Sometimes it’s nice to receive a little support. By Victoria Jackson
When I go shopping with my husband he always insists on carrying the bags. “I can carry them!” is always my immediate retort, feminist hackles rising. And his smiling answer is always the same: “I know you can, but you don’t have to”. His instinct is to offer loving support, whereas mine is to dig deep and grit my teeth, somehow needing to prove my strength. I see this tendency in my yoga practice too, so I’m currently exploring whether I could let go of the need for ‘heavy lifting’ all the time there and instead find more lightness, love and ease.
To help with this I’ve been embracing yoga props, my strap and my blocks and my bolster… and even making use of a dining chair. I’ve set myself a bit of a challenge to see how I might use a prop even in poses where I wouldn’t ordinarily consider it. The question I ask myself in each asana is how could I find greater ease and how could I use a prop to take some of the strain. It makes for a slower practice, to be sure, but it’s waking up different bits of my body and making even simple poses feel like something new. It’s also prompted me to enquire more deeply into ideas of compassion (ahimsa) and surrender (ishvara pranidhana). I have had to let go a bit (quite a bit!) about how I want to look on the outside in order to focus more on how I feel on the inside – and to give myself permission to explore this softer way of being.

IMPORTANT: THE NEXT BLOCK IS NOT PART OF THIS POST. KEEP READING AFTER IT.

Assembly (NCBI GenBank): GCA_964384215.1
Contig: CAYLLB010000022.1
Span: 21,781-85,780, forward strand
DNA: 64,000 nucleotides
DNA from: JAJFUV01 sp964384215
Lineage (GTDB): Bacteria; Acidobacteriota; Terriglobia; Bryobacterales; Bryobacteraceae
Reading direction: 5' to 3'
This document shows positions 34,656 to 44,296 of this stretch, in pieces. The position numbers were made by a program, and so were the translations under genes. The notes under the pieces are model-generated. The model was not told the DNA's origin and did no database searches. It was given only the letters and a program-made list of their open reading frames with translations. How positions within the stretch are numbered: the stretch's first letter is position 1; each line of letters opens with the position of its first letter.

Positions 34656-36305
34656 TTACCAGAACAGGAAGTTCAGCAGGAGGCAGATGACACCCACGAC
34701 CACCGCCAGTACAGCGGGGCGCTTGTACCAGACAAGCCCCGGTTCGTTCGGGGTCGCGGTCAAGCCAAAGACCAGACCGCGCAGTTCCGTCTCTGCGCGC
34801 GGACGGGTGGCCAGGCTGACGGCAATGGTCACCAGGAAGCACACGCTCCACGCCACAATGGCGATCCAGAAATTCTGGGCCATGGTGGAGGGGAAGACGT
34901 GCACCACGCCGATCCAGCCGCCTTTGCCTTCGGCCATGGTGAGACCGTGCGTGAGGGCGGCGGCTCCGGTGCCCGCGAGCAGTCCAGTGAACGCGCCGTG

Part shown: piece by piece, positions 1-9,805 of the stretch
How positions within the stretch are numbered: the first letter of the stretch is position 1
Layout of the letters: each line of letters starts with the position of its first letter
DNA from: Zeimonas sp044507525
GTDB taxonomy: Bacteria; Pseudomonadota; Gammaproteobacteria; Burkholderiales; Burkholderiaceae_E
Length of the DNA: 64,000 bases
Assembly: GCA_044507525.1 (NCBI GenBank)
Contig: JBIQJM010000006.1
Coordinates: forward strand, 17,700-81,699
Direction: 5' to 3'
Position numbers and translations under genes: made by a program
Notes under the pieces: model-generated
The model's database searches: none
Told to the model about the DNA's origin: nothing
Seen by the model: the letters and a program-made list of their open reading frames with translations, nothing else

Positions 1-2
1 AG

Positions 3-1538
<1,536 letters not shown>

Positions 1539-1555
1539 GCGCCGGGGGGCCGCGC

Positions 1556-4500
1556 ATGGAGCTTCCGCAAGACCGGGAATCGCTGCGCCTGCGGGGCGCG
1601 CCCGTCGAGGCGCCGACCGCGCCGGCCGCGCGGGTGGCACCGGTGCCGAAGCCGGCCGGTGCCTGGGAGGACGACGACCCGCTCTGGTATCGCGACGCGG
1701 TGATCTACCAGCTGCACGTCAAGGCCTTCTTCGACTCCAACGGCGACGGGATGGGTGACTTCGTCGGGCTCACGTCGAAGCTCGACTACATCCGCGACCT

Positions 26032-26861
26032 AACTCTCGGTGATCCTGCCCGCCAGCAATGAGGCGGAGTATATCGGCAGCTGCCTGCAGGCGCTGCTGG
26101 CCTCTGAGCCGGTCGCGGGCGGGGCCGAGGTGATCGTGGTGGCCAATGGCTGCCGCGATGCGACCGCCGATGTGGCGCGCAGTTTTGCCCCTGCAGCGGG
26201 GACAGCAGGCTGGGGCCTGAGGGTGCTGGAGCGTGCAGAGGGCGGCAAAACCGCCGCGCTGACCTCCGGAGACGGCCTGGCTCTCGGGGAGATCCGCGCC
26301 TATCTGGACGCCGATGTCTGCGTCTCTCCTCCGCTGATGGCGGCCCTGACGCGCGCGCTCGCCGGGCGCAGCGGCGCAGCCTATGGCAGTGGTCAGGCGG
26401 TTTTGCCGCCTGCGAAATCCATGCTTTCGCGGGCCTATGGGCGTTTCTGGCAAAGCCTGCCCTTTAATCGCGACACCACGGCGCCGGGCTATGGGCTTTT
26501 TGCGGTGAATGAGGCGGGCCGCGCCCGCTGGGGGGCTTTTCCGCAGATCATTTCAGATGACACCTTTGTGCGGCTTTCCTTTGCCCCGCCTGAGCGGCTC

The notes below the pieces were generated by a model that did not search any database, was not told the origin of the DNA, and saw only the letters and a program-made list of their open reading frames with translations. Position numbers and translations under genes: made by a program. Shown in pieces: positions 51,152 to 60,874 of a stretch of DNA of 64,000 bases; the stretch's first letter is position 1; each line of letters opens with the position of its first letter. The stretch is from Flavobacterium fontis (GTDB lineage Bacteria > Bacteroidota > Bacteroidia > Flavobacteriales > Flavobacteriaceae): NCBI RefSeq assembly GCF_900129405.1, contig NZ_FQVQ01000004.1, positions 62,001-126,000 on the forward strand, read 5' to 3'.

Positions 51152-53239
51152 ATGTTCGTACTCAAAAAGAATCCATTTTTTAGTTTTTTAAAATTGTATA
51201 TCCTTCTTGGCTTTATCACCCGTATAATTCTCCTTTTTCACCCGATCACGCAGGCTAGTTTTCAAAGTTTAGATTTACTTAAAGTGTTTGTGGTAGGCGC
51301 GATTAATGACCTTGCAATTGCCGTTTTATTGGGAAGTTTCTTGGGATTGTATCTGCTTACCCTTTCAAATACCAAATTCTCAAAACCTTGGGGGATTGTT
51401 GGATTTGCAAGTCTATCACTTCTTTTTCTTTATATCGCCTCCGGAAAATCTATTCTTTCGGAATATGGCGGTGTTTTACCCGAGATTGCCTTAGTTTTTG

It starts with Child’s pose, relaxing tension in my neck with a block under my forehead and it ends with a bolster under my knees in savasana. In between these well-known restorative modifications I’ve been getting as creative as I could with my props.
I started off simply using the blocks to sit on, which was great in almost any seated pose. Or I placed my hands on them to take the strain out of standing poses like Triangle or balancing in Half Moon. Resting my head on the block whenever I was upside-down, for example in Wide-Legged Standing Forward Fold, made me feel supported and allowed me to relax more. And my back loved it when I tried blocks under my hands in Downward Facing Dog. I used the strap to make my arms longer in various binds or in reaching for my toes: this helped me open up more gently and not pull on my shoulder sockets as usual. Feeling more adventurous, I even tried Tree pose with a block on my head to remind me to keep my neck long and my chin up – and to transition in and out of this pose gracefully and precisely. You can imagine how that went…!
But despite the dropped blocks and a bit of a strap tangle – or perhaps because of this, since it made me laugh – I’ve found myself able to let go of some tensions during my practice. It might not be quite what Patanjali meant by sthira sukham asanam (steady and comfortable pose), but it’s definitely heading in the right direction.
Victoria Jackson will forever be a beginner yogini